The children and special needs adults depending on Easter Seals programs in the Sarasota-Bradenton area will see some welcome improvements.
A release of this year’s Senate Supplemental Funding Initiatives — the “sprinkle list” — shows Easter Seals of Southwest Florida a winner.
The organization secured $525,000 for a capital improvement project at its Sarasota area campus and $343,000 for education and vocational training.
That’s money Easter Seals executives promise will pay the state back in dividends.
“Every dollar spent will save $17 in future costs,” said Tom Waters, president and CEO for Easter Seals Southwest Florida. “It takes a minimal investment to have a maximum impact.”
State Reps. Tommy Gregory and Will Robinson, both Republican freshmen, led the push for funding this year.
Surely, they had some help for the fact the Easter Seals campus sits in Florida Senate President Bill Galvano’s home district.
“I cannot express the deep gratitude that we feel for the commitment, vision, and hard work that was exhibited by our Senate and House,” said George Pfeiffer, vice president of marketing and development for Easter Seals of Southwest Florida.
“With the exceptional leadership of Sen. Galvano and the never-quit representation of Reps. Robinson and Gregory, combined with the great behind-the-scenes work of (Sen.) Joe Gruters, those in our community who have unique and varied abilities that are currently being served, as well as those that need to be served, are now on track to realize some amazing and wonderful improvements in their daily lives. “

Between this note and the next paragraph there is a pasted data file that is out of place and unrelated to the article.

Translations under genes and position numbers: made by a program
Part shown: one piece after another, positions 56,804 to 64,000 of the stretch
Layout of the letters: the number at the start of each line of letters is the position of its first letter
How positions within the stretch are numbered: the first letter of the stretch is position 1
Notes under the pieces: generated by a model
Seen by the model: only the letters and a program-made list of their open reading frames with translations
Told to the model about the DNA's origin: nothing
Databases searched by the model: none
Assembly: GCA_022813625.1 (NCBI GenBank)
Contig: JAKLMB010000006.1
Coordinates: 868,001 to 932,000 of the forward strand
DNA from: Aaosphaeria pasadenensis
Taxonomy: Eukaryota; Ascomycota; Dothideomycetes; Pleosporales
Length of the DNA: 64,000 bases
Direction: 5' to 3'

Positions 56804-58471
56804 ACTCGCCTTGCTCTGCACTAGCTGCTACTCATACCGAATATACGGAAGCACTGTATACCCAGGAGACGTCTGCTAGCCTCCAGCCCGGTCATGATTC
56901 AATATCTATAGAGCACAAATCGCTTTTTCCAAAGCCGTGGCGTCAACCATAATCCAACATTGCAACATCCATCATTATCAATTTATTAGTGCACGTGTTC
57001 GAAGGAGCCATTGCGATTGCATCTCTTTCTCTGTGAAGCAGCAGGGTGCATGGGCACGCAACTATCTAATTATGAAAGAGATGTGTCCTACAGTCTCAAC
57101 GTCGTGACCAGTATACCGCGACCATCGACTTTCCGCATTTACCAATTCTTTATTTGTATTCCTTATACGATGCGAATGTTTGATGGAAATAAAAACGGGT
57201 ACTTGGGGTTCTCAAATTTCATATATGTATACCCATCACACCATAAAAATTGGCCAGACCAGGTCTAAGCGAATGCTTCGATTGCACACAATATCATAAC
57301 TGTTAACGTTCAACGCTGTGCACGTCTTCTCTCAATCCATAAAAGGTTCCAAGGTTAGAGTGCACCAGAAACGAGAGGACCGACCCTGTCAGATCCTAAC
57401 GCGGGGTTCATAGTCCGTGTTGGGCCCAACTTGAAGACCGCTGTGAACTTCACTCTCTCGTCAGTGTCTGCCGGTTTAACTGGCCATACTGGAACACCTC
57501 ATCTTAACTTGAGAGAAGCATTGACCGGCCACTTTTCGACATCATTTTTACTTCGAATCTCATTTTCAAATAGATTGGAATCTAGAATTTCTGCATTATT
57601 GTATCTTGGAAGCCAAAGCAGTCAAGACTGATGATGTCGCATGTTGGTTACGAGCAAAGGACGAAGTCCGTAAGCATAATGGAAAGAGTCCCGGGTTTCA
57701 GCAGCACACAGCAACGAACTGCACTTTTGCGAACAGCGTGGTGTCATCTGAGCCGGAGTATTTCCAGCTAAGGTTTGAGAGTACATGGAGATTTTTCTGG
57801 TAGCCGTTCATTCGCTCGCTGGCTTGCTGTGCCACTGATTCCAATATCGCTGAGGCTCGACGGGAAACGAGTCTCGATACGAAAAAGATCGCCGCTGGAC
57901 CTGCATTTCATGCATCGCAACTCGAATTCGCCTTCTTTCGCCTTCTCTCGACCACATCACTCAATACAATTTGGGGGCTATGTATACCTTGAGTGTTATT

Gregory suggested Easter Seals’ solid statewide reputation made the project an easy sell. He sought funding for the skills training.
“Long-term, it’s not just a socially responsible, morally ethical thing to do,” he said. “It’s also fiscally responsible.”
In particular, the vocational training element offered education and workforce appeal. Programs at Easter Seal help individuals with debilitating disorders, many of whom may otherwise pose a net drain on social services, to develop skills to participate positively in the economy.
The Easter Seals program also sought money to improve its grade school campus. The organization provides education for a number of children with varying degrees of autism and other disorders, mixing those students in with normal-ability peers.
Robinson handled the fight for capital dollars to help the school. He saw the program as a way to ease burdens on public schools, where the focus remains on traditional students.
“It’s not only great for children who have been dealt a bad hand,” he said. “It’s spending less money down the road for special education services. I’m a big believer in the program.”